THE PHOTOGRAPHIC HISTORICAL SOCIETY OF CANADA

Archived Research Requests and Responses

Black Memorabilia and Artifacts | 19c Photographer L.A. Huffmann | Large Gelatin print by Garrett | Sophia Goff | Photography and Society in the 19th Century | Edward H. Amet | Interest in Seeing A Fine Old Image Exhibit? | Looking for Photos By Kiek of Leiden | Keystone Project Information | Camera Manufacturers History Needed | Family Photographic Albums Research | Copyright Advice Sought | Help Identifying An Unusual Old Print

 Black Memorabilia and Artifacts

Philip J. Merrill (nanjack@bellatlantic.net) writes: I'm a collector of black memorabilia and historical artifacts such as slave items, books, dolls, photos and numerous other items. I'm presently collecting and researching black photographers from 1840's to 1950's and at the moment, I only have one photo from Canada. as I travel around the country exhibiting and lecturing, I'm always looking to research and purchase black photographs by black photographers etc... if you could tell me some prominent photographers or resources in canada, I would greatly appreciate it. I plan to visit canada sometime within the next 6 months. Thanks again.

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 19c Photographer L.A. Huffmann

Mr. Graniero at GranieroR@aol.com is searching for information about 19th century plains photographer L.A.Huffman. If you have any images, biographical, or business information to offer, please contact him.

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 Large Gelatin print by Garrett

Member Jim Rice (RtRevJim@AOL.COM) writes: I have a large gelatin silver print (approx. 10 x 18) possibly turn of the century. It is signed "GARRET" in pencil on the mount, and titled (also in pencil) Gloucester Fishermen. It does not look like Gloucester MA to my eye, and was wondering if it could be England. What is peculiar about the image is that it appears to be made from a paper negative. I have been told (by people familiar with such things) that the boats are mid-19th century. Would any one know who "Garret" was, and if it was unusual at the turn of the century to make modern prints from paper negatives? Any info, comments, or wild guesses would be welcome! Thanks.

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 Sophia Goff

Member Jim Rice (RtRevJim@AOL.COM) writes: I am looking for boigraphical info on the photographer "Sophia Goff" in the Washington DC area, possibly 1930-s 50's. I would appreciate any help.

Expired June 15, 1997

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 Photography and Society in the 19th Century

Lisa Jargin writes: Hey there! I'm doing a project on the history of photography and i was wondering if you knew how photography affected society in the 19th century if you know please post the answer on your site.

Response:

Photography had a tremendeous impact. I suggest two excellent references: The History of Photography, Helmut and Alison Gernsheim's massive book published in 1955 and revised in 1969. This book traces the evolution of photography to the early days of this century. And perhaps more useful to your request, Beaumont Newhall's 1980 publication Photography: Essays & Images which reproduces many 19th century essays and articles on photography. Another possible source is the series of quarterly magazines entitled History of Photography. Check your reference library to track down copies of the books and magazine.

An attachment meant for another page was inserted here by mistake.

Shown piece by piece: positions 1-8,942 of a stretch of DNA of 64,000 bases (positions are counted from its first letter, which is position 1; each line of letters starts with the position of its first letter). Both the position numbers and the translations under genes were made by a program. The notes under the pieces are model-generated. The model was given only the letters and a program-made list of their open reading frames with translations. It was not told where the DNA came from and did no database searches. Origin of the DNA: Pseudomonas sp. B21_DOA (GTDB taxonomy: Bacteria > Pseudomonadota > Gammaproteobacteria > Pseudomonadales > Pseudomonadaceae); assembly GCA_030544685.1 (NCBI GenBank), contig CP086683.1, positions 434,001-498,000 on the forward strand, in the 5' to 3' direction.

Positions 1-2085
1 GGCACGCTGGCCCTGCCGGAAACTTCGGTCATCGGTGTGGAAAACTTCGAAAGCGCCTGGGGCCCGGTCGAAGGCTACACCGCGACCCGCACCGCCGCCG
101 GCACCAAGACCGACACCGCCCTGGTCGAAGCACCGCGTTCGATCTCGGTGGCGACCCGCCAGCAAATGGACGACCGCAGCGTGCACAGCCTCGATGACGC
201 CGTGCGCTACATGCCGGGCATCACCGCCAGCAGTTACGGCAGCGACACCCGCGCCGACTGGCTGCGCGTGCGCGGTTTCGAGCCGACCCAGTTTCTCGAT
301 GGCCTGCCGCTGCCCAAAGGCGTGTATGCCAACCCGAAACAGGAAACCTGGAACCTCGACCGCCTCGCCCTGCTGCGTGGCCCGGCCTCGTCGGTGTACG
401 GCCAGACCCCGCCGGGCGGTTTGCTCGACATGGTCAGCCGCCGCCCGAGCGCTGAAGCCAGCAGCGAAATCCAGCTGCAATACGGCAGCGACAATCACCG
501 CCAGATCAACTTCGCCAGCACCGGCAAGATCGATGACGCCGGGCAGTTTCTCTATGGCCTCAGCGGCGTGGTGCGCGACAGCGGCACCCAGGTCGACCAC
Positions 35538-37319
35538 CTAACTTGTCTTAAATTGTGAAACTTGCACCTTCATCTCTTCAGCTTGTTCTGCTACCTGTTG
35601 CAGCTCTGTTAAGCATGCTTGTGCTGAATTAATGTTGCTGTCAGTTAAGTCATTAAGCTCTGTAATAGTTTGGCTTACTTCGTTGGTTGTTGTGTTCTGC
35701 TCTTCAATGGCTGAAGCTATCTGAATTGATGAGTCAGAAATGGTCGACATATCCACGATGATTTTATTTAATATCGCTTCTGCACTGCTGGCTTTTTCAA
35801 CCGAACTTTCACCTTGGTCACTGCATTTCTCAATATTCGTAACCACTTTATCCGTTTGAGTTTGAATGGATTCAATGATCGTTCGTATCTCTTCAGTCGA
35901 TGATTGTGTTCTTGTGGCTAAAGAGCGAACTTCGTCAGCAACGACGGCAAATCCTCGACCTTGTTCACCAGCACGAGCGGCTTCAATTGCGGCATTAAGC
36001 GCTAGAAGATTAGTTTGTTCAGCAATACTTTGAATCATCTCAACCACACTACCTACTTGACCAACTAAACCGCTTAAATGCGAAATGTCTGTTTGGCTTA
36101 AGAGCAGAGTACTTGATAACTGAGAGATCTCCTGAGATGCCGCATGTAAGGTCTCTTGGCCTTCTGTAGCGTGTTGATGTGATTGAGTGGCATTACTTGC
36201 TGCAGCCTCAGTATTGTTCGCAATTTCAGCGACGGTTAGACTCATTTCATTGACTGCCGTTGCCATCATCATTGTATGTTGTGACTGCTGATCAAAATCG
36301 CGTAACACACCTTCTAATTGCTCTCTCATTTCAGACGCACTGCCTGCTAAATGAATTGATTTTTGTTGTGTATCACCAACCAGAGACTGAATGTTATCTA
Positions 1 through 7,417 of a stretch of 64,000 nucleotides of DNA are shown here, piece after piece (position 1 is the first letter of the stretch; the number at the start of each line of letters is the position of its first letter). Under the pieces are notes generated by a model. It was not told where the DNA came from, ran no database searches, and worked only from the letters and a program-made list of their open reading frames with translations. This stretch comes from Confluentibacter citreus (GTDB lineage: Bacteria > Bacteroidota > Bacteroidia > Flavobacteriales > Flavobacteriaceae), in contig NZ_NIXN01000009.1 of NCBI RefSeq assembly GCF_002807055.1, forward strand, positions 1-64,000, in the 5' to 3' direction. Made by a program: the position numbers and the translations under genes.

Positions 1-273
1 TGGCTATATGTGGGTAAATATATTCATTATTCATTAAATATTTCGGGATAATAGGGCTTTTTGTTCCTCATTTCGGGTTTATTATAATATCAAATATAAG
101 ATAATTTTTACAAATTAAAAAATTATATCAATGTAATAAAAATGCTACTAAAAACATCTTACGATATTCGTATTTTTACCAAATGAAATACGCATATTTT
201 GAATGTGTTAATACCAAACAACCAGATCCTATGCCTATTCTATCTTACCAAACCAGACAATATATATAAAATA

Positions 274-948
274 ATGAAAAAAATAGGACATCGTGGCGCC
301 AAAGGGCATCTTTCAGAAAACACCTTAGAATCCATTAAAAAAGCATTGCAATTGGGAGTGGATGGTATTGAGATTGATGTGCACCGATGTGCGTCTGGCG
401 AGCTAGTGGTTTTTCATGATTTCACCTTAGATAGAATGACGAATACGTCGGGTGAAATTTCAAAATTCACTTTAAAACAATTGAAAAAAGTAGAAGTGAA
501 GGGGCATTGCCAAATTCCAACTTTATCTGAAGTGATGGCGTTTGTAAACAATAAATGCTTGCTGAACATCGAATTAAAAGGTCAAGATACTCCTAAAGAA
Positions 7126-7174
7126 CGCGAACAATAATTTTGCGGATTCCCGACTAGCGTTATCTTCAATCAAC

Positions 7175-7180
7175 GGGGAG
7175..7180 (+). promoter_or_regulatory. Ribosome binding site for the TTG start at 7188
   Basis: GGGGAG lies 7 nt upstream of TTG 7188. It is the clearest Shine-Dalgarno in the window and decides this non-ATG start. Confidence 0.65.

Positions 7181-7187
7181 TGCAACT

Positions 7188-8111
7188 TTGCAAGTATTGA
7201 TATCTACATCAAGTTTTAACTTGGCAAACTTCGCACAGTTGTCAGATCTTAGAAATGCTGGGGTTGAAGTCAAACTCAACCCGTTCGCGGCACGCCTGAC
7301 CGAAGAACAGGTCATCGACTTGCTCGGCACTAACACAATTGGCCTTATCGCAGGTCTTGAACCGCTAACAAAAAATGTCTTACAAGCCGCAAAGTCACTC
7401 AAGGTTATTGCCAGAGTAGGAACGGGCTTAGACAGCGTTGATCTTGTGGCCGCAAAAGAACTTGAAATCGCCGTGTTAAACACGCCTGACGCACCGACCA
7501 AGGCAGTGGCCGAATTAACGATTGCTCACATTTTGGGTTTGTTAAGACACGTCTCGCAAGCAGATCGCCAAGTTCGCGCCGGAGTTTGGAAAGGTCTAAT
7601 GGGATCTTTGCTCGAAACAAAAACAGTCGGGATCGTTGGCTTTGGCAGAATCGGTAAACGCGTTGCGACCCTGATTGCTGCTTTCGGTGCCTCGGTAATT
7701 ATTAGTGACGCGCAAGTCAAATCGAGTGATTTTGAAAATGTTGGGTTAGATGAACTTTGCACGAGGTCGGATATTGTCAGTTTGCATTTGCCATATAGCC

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 Edward H. Amet

Kirk Kekatos the enthusiastic editor of the Chicago Photographic Collectors Society monthly Bulletin is researching EDWARD H. AMET an inventor from Illinois. At the turn of the century he invented a movie camera and a movie projector including the AMET MAGNASCOPE before concluding that cinematography had no future!

If you have any information please call Kirk at 847 223 4348 or e-mail c/o info@phsc.ca.

Expired May 25, 1997

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 Interest in Seeing A Fine Old Image Exhibit?

Marcel Ste-Marie writes: I would like to have an expert opinion from persons in your field about the interest by people in the photographic trade in seeing a fine collection of rather rare views of the world (including Japan, Singapore, India, Middle-East, Greece, Portugal) circa 1865, from the same original collector (a wealthy Montreal merchant of the same period), in number close to 120. Since a lot of framing would have to be done in the perspective of exhibiting the lot I would need to have an advice as to the interest of going that far in investing money. Please contact me at stemarie@quebectel.com with your views and suggestions.

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 Looking for Photos By Kiek of Leiden

Carla Divinsky at carla_divinsky@mbnet.mb.ca writes: I found your page while searching for something else. I am doing research in my mother's family. Her great-grandfather was Israel David Kiek , one of the pioneers in Leiden, the Netherlands. His sons, David, Abraham and Leon were also photographers. Much has been published in Holland about him. Would you happen to have any photo's in your archives from him or his sons?